Next up, the actual partitioning table:

An identity ParittionID, CreatedDate, and Active flag.

Partition Name Suffix – because we are going to be generating the Partitions later, what should we add to the name to make it unique?
A start date and an end date for the partition, as well as Computed Columns for the integer equivalents (for when you have a date table)

 

CREATE
TABLE
[PartitionScheme].[PartitionList](

    [PartitionID]
[int]
IDENTITY(1,1)
NOT
NULL,

    [CreatedDate]
[datetime]
NOT
NULL,

    [Active]
[int]
NOT
NULL,

    [PartitionNameSuffix]
[varchar](255)
NOT
NULL,

    [PartitionStartDate]
[date]
NOT
NULL,

    [PartitionEndDate]
[date]
NOT
NULL,

    [PartitionStartDateID]
AS (CONVERT([int],CONVERT([char](8),[PartitionStartDate],(112))))
PERSISTED,

    [PartitionEndDateID]
AS (CONVERT([int],CONVERT([char](8),[PartitionEndDate],(112)))),

    [EnvironmentID]
[int]
NOT
NULL,


CONSTRAINT
[PK_PartitionList]
PRIMARY
KEY
CLUSTERED

(

    [PartitionID]
ASC

)WITH (PAD_INDEX = OFF, STATISTICS_NORECOMPUTE =
OFF, IGNORE_DUP_KEY
=
OFF, ALLOW_ROW_LOCKS
=
ON, ALLOW_PAGE_LOCKS
=
ON) ON
[PRIMARY]

)
ON
[PRIMARY]

 

GO

 

SET
ANSI_PADDING
ON

GO

 

ALTER
TABLE
[PartitionScheme].[PartitionList]
ADD
CONSTRAINT
[DF_PartitionList_CreatedDate]
DEFAULT (getdate())
FOR
[CreatedDate]

GO

 

ALTER
TABLE
[PartitionScheme].[PartitionList]
ADD
CONSTRAINT
[DF_PartitionList_Active]
DEFAULT ((1)) FOR
[Active]

GO

 

ALTER
TABLE
[PartitionScheme].[PartitionList]
WITH
CHECK
ADD
CONSTRAINT
[FK_PartitionList_Environment]
FOREIGN
KEY([EnvironmentID])

REFERENCES
[PartitionScheme].[Environment]
([EnvironmentID])

GO

 

ALTER
TABLE
[PartitionScheme].[PartitionList]
CHECK
CONSTRAINT
[FK_PartitionList_Environment]

GO

 

 

OK, now I don’t know about y’all, but I personally don’t particularly want to be data capturing each of the partitions, so I’m going to be generating my INSERT statements. I am going to be using “RANGE RIGHT” i.e. an exclusive right for the End Date – when working with integer dates as in warehousing, this isn’t a concern, but when working with dates, using the last day of the month could drop data if you don’t remember to add the 23:59:59.999 as the time.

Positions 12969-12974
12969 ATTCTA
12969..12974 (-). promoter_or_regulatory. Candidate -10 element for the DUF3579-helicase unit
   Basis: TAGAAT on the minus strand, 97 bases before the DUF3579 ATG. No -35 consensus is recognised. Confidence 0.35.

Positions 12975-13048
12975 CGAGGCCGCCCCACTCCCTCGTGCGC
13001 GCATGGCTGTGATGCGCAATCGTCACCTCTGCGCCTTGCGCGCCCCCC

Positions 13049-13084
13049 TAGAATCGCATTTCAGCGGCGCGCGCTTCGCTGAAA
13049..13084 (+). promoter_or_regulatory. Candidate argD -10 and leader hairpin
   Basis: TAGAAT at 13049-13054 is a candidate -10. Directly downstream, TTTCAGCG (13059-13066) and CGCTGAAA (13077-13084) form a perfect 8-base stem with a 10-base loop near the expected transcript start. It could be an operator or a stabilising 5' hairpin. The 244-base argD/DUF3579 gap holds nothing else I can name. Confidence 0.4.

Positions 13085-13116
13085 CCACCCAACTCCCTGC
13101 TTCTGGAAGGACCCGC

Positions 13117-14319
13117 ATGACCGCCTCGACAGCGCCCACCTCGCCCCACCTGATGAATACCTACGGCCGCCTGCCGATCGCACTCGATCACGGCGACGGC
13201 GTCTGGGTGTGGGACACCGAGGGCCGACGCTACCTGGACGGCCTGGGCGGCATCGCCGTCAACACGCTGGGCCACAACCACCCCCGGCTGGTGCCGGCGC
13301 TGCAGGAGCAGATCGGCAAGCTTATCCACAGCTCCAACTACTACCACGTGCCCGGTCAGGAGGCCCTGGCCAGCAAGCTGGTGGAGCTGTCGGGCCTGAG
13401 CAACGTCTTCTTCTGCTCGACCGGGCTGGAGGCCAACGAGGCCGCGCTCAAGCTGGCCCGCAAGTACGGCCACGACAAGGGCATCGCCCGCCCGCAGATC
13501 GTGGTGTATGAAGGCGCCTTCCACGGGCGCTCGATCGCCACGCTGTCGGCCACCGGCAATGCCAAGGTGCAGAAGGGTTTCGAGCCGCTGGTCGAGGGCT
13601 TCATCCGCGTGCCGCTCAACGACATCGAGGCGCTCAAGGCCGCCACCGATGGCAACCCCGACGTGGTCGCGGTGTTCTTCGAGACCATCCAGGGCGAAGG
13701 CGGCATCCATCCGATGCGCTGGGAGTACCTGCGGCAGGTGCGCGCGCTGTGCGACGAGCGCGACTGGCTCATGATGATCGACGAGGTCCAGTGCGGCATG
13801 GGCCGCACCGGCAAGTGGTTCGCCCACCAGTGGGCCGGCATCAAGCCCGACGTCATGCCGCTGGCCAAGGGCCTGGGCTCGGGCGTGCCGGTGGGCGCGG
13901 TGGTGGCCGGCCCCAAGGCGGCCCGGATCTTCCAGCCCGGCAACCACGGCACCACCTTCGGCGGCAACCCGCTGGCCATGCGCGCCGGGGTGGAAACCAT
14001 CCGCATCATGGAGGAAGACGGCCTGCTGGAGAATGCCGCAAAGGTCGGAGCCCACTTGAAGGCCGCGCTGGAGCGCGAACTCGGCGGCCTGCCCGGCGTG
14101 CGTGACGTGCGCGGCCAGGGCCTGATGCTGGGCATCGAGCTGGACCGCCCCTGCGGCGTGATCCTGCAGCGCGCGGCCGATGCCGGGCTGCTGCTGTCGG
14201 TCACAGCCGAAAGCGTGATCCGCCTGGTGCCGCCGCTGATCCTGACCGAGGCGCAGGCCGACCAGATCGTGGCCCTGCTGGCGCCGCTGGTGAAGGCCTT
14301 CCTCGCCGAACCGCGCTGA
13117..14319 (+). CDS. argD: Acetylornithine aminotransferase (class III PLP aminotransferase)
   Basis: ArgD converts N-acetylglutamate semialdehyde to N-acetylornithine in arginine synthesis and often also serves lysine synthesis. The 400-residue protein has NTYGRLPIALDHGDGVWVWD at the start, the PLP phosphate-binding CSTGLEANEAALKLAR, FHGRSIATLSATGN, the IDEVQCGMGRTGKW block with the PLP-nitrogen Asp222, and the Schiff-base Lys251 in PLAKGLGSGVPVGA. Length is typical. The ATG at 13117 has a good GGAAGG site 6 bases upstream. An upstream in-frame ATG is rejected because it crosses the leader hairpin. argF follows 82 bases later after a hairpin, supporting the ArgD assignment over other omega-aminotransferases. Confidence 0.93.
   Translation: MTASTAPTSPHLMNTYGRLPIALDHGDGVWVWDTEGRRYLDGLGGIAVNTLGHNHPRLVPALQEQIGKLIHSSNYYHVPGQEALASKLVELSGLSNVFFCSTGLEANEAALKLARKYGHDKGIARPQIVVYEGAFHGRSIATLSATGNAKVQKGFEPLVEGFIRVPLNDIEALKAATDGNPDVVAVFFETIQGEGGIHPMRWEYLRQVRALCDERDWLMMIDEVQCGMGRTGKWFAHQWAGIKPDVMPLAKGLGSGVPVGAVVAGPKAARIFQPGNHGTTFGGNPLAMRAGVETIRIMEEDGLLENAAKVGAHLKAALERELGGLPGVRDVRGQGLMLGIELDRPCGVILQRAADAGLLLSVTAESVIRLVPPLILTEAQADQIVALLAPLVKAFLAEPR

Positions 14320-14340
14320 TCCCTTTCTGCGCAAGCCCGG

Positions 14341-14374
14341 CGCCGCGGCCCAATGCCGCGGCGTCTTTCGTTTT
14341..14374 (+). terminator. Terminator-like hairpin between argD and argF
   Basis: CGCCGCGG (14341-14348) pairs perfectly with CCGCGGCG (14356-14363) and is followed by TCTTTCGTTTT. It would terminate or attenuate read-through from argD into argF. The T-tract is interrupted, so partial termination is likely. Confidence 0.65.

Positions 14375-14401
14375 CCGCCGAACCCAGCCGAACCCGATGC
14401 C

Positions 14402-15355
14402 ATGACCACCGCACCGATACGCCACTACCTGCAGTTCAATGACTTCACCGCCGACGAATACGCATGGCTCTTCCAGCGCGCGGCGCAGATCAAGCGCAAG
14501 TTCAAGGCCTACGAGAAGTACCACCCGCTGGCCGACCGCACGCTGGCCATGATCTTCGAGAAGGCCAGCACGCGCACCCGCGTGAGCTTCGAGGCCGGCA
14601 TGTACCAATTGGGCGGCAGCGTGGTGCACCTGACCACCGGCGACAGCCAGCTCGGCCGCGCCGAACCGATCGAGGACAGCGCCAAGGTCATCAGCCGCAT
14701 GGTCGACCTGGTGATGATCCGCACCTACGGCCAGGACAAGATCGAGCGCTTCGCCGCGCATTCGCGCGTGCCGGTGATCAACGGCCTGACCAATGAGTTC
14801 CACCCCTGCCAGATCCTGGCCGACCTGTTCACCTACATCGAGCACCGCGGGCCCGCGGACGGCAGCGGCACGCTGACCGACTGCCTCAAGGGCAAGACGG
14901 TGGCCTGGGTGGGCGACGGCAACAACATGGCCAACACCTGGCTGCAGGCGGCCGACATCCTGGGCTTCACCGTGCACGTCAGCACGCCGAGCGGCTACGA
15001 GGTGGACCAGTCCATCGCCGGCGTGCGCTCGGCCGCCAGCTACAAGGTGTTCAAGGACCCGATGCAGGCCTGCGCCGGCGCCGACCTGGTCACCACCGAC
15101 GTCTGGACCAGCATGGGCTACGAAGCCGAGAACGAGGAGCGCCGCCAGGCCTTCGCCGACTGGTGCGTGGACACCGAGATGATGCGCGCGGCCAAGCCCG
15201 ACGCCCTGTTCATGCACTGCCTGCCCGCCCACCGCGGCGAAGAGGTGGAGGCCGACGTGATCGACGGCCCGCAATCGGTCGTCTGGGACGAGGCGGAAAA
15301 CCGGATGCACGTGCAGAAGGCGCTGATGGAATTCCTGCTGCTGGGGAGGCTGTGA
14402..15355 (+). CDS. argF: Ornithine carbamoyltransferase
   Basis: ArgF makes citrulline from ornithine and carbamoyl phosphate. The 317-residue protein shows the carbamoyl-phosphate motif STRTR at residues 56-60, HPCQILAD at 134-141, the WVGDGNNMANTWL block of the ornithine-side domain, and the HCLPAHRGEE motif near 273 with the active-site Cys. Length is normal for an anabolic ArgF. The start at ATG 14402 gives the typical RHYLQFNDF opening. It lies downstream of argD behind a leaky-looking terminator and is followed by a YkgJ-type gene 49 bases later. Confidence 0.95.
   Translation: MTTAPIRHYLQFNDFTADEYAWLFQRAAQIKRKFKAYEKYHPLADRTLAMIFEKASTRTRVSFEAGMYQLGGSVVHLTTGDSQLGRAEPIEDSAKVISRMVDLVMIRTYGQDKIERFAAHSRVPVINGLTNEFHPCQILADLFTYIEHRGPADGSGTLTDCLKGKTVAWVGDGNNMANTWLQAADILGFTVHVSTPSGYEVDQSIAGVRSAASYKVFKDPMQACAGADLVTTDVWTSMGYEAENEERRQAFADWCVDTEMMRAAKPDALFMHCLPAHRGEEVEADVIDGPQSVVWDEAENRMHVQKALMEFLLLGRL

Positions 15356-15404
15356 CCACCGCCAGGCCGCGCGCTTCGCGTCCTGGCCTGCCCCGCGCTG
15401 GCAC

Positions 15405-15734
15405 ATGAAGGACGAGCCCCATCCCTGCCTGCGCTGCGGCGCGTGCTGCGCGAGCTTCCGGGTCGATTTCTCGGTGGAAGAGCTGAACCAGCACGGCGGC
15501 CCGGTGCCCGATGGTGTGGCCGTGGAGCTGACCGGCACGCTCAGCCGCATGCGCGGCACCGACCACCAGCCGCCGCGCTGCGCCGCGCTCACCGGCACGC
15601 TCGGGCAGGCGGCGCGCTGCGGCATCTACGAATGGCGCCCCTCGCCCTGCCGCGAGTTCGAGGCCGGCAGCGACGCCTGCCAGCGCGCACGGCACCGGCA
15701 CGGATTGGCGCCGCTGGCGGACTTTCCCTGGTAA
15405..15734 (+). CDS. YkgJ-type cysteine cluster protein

DECLARE
@dynamicSQL
varchar(max)

,
@EnvironmentID
varchar(8)

 

SET
@dynamicSQL
=

/*Get the Environment ID from the table*/

SELECT
@EnvironmentID
=
cast
(EnvironmentID
as
varchar(10)) FROM
PartitionScheme.Environment
where
EnvironmentName =

‘Production’

 

select
@EnvironmentID

 

 

SELECT
@dynamicSQL
=
@dynamicSQL
+

‘INSERT INTO [PartitionScheme].[PartitionList] ([PartitionNameSuffix]

,[PartitionStartDate]

,[PartitionEndDate]

,[EnvironmentID])

     VALUES (”’
+
cast(Year(bth.TransactionDate)
as
char(4))
+
‘ – ‘
+
RIGHT(‘0’ +
cast(Month(bth.TransactionDate)
as
varchar(2)),2)
+
”’

     , ”’
+
convert(varchar(50),bth.TransactionDate,111)
+
”’

     , ”’
+
convert(varchar(50),dateadd(month, 1,
bth.transactiondate),111)
+”’

     ,’
+
@EnvironmentID
+
‘)

 


from
dbo.bigTransactionHistory
bth

where
day(bth.TransactionDate)
= 1

GROUP
BY
bth.TransactionDate

ORDER
BY
bth.TransactionDate

    

    /*select @dynamicSQL*/

exec (@dynamicSQL)

 

 

So now we have a list of partitions matching the data currently in our main table. Let’s set the latest partition for use in Dev:

 

UPDATE
PartitionScheme.PartitionList

SET
EnvironmentID
=
(SELECT
EnvironmentID
FROM
PartitionScheme.Environment
Where
EnvironmentName like

‘Development%’)